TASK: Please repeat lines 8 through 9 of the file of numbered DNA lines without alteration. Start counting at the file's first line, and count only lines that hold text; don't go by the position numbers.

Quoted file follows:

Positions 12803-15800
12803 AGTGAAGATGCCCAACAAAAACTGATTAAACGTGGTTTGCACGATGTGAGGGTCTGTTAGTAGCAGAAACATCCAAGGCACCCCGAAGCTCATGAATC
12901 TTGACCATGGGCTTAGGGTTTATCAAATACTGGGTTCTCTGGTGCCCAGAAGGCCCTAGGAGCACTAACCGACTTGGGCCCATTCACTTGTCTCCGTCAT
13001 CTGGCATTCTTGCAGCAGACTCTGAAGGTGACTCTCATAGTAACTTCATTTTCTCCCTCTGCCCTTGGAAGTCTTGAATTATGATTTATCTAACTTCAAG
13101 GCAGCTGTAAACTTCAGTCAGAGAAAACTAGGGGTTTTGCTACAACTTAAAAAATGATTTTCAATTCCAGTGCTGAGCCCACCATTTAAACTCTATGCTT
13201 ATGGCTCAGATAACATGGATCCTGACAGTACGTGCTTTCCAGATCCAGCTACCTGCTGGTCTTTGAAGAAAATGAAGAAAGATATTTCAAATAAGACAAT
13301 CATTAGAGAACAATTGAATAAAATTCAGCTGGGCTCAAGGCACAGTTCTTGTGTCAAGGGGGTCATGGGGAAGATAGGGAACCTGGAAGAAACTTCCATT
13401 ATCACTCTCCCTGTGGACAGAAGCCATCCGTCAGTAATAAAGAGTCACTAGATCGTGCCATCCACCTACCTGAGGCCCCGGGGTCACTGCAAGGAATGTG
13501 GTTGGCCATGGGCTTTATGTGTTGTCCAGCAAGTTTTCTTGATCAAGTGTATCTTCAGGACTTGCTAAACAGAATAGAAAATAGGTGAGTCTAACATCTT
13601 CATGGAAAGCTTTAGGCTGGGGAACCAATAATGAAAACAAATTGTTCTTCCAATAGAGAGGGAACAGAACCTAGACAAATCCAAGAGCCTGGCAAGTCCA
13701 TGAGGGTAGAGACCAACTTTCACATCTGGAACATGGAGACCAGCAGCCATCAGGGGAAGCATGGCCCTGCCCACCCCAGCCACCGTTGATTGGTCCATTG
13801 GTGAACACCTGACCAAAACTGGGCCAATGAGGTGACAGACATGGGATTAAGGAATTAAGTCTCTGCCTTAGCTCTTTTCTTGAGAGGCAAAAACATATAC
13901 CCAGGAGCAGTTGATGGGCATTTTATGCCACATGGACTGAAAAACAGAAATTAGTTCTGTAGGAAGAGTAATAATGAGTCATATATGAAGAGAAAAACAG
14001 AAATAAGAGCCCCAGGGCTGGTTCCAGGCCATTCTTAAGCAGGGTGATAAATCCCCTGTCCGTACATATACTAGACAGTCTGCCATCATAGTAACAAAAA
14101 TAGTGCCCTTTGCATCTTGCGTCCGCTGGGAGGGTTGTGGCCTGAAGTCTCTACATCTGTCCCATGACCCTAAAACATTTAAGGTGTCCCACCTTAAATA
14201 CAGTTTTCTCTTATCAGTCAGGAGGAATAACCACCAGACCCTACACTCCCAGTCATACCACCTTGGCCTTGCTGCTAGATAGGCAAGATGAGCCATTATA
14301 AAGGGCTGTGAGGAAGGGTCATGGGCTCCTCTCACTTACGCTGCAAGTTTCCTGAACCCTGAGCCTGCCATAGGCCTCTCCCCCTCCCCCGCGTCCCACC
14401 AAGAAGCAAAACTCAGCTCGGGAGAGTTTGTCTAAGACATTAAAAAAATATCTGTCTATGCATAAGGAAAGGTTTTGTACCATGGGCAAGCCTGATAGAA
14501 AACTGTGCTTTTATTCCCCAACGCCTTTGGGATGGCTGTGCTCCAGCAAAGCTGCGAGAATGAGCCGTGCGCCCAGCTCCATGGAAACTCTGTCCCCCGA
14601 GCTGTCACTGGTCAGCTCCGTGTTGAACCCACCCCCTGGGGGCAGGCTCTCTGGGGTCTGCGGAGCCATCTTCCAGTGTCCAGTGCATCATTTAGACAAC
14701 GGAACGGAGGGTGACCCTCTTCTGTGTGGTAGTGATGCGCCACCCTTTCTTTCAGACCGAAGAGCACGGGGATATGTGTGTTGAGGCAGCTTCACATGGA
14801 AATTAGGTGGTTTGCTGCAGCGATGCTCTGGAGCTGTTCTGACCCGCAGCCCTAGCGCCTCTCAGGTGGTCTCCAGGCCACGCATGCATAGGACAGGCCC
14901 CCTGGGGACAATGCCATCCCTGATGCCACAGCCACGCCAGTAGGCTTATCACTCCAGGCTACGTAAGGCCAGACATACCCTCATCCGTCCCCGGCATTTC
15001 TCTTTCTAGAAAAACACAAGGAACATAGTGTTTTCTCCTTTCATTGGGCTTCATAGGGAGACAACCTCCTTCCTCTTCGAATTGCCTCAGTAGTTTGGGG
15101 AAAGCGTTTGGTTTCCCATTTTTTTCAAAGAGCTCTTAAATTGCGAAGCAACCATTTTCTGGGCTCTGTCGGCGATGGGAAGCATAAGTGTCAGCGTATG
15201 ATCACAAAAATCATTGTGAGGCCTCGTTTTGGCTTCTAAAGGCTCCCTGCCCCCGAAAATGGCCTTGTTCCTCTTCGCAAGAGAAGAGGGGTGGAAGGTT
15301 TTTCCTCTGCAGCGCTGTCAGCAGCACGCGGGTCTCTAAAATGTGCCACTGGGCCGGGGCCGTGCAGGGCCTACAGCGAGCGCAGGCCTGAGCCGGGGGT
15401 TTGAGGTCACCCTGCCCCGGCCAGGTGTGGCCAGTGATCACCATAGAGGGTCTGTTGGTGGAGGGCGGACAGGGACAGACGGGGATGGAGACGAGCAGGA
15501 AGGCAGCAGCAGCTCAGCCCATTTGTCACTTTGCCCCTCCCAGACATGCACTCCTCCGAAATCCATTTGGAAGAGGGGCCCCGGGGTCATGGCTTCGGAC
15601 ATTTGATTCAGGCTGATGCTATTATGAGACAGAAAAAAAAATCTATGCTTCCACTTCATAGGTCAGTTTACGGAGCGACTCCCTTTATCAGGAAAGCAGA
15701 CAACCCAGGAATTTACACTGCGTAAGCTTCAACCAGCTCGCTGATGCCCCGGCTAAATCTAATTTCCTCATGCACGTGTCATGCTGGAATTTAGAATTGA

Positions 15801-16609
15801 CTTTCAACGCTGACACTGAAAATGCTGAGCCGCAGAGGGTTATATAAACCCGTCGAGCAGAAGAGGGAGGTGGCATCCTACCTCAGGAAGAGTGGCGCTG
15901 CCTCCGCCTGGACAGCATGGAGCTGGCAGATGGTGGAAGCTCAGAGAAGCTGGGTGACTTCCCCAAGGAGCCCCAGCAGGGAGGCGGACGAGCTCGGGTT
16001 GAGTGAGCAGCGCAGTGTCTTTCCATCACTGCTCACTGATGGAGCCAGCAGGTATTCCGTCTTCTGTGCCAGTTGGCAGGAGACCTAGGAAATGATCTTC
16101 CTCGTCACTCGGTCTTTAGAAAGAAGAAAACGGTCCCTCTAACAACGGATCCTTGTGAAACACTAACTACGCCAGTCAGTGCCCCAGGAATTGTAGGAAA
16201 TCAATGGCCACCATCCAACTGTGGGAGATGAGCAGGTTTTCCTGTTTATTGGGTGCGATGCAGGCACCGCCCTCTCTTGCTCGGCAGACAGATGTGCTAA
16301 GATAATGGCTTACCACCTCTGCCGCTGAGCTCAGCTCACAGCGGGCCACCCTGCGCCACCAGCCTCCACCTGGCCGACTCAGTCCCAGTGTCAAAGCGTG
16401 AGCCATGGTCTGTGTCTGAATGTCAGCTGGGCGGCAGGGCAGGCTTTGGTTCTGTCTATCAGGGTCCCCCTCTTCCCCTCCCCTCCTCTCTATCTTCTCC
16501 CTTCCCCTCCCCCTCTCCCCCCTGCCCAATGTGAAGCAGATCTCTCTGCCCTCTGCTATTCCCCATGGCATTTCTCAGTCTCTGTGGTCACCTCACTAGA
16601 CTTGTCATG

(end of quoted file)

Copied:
13401 ATCACTCTCCCTGTGGACAGAAGCCATCCGTCAGTAATAAAGAGTCACTAGATCGTGCCATCCACCTACCTGAGGCCCCGGGGTCACTGCAAGGAATGTG
13501 GTTGGCCATGGGCTTTATGTGTTGTCCAGCAAGTTTTCTTGATCAAGTGTATCTTCAGGACTTGCTAAACAGAATAGAAAATAGGTGAGTCTAACATCTT